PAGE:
EDITOR'S NOTE: Film Fans features local residents reviewing the movie of the week: "The Great Gatsby." Want to be a film fan? Email firstname.lastname@example.org.
3 and 1/2 stars out of 4 stars
In the latest interpretation of the classic masterpiece, "The Great Gatsby," director Baz Luhrmann brings a splendor to the screen that's almost impossible to rival, especially given the challenges of bringing the masterpiece to life.
In this faithful retelling, Jay Gatbsy, the mysterious multimillionaire who throws extravagant weekend parties, wears only the finest clothes and has the finest things money can buy, is played by Leonardo DiCaprio. Tobey Maguire plays Nick Carraway, the narrator and possibly only true friend of Gatsby's. Daisy Buchanan, Nick's cousin, is Gatsby's muse, his reason for the life he's so meticulously built, in the hopes he might win back her heart after leaving her five years earlier. Unfortunately, it turns out most, if not all, his life is one big lie and it's beginning to unravel.
Luhrmann masterfully shows us the dangers of excess, wanting too much and even having too much. Though at times the pace is too fast, there's never a shortage of intensity. It's an admirable and ambitious attempt at bringing Fitzgerald's beautiful words to life. The film is beautifully shot and perfectly scored with pumping music and choreography. Those elements, along with superb and passionate acting, make up for any shortcomings.
-- Ron Adams, Statham
2 and 1/2 stars out of 4 stars
"The Great Gatsby" is yet another adaptation of the novel that came out in the '20s. In regards to what happens in the book and what happens in the movie, it's extremely faithful. They did a good job creating the events that happened in the book. The movie doesn't quiet sell the emotional weight as the book does.
There are elements of this film that feel really bloated, overexaggerated and way too overproduced. Certain parts of this movie I thought were very impressive. The performances were very good, but everything felt too big at first. The movie, I think, modernized it too much to be able to sell the 1920s era, for example the whole movie was filled with Jay-Z music. Also, it feels like 75 to 80 percent of this movie was shot on a green screen sound stage losing a lot of the realism. Director Baz Luhrmann lost sight of the raw human emotion in the characters at the central part of the story to make the story work. This movie is not an actor's movie, but a director's movie unfortunately.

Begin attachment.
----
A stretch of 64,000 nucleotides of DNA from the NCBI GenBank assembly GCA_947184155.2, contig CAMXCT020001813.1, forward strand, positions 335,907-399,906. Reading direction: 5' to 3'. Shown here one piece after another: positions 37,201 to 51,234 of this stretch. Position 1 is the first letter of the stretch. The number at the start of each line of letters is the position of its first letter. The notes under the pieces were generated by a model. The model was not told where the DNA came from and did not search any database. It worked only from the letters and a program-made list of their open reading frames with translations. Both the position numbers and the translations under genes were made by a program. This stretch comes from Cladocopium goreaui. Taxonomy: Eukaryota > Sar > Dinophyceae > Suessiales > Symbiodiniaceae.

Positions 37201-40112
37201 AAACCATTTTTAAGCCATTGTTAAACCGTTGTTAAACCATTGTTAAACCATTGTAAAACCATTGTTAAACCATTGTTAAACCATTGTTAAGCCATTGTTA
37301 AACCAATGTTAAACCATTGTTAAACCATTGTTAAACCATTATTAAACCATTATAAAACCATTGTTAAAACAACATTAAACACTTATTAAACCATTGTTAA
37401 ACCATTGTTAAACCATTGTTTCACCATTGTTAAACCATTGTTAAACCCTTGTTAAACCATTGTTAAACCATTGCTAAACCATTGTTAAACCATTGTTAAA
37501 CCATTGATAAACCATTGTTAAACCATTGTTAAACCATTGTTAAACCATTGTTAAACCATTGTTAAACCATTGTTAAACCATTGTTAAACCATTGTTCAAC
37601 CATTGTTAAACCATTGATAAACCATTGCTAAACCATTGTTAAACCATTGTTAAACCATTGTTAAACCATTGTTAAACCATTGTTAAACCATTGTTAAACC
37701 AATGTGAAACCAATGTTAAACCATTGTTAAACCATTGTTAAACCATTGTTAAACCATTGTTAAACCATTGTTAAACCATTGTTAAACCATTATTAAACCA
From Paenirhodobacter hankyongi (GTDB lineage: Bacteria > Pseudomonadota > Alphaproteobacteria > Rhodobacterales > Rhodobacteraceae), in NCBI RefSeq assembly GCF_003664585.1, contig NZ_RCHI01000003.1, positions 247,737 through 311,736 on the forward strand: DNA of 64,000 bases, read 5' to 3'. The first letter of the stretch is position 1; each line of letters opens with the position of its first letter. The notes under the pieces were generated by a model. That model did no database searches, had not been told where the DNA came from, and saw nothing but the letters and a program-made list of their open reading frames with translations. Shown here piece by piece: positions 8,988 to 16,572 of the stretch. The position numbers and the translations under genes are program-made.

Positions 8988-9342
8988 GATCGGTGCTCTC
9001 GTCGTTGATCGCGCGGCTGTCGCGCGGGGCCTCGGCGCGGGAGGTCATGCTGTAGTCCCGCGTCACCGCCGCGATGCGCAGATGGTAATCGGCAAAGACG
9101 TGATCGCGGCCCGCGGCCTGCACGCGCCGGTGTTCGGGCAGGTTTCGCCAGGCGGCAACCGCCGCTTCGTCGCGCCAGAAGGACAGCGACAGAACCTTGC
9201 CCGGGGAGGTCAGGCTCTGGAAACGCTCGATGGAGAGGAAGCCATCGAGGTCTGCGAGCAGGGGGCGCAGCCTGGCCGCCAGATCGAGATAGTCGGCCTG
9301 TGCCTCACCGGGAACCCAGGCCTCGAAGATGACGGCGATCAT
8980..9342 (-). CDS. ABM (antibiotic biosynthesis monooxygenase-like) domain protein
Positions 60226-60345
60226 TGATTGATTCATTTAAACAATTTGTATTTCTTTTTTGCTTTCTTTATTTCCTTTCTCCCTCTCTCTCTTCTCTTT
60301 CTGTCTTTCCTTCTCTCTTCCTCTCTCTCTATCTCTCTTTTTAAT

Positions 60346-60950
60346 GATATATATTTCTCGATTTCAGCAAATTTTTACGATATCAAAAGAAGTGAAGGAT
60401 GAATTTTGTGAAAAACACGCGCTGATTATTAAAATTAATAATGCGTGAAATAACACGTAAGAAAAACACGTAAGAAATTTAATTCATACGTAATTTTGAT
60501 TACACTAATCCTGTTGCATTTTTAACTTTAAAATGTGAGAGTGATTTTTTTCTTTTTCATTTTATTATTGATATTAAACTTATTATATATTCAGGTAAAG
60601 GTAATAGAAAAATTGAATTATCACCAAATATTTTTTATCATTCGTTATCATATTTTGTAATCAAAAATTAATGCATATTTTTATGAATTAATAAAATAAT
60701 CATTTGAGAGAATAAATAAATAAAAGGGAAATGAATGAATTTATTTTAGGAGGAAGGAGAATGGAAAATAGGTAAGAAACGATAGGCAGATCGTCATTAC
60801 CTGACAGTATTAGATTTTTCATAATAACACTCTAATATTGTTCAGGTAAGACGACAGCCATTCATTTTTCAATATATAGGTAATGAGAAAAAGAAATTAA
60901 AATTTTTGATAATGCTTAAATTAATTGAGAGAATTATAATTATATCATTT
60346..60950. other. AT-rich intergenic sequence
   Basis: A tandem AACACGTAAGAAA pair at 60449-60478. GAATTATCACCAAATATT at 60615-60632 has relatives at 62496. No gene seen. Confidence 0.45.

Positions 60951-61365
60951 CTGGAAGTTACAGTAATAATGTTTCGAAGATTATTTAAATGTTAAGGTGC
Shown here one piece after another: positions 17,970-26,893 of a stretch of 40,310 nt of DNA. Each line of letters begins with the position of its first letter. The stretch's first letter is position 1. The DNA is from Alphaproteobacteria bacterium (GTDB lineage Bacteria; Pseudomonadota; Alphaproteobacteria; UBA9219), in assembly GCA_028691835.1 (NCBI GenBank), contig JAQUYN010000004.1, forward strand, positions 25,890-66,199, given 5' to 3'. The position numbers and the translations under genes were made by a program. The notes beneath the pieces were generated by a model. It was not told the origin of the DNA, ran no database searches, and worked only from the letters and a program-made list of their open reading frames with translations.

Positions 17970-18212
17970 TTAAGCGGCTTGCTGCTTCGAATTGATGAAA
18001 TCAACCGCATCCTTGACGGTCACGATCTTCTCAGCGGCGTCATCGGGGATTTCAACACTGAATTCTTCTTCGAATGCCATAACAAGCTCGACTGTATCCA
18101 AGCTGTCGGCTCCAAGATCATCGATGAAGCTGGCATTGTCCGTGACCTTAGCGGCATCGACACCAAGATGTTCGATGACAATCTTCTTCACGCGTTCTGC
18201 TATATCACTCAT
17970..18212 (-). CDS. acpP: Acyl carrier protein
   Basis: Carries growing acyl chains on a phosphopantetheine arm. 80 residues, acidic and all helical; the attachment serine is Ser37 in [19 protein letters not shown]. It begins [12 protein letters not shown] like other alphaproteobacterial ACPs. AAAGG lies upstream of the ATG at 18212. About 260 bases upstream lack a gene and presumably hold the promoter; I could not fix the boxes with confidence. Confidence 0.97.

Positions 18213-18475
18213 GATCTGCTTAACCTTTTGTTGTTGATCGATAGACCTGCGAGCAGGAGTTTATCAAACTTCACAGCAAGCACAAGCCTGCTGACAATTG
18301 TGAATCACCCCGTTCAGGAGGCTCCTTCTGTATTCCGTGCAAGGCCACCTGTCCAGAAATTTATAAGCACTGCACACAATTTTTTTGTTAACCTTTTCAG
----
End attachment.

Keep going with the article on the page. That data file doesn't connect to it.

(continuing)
-- Brittany Wygladalski, Sugar Hill
2 and 1/2 stars out of 4 stars
"The Great Gatsby," is a timeless novel in its fifth movie incarnation. Almost as many lives as a cat, this was the perfect movie about nothing, just like that TV sitcom from the '90s. A visual extravaganza without much depth -- just like good summer movies should be. I saw this movie in 3-D and didn't feel any different if it would have been 2-D. It kept moving along at a good pace until about 75 percent through, when the character poker hands started to show and the action started to slow -- right about the time you started to suspect something was unraveling in the movie.
By now, you should have heard about this F. Scott Fitzgerald novel set in the roaring '20s showing characters of a trashy opera transcending the chaos of post-World War I doldrums and the excesses of filthy rich tycoons brought down by a road accident. It was directed by Baz Luhrmann, who took some extreme liberties using contemporary music. He had an all-star cast consisting of Leonardo DiCaprio, Tobey Maguire, Carey Mulligan and Joel Edgerton. They sustained the interest of the movie and kept me awake for its entirety. OK for a rainy afternoon.
-- Alfred Richner, Duluth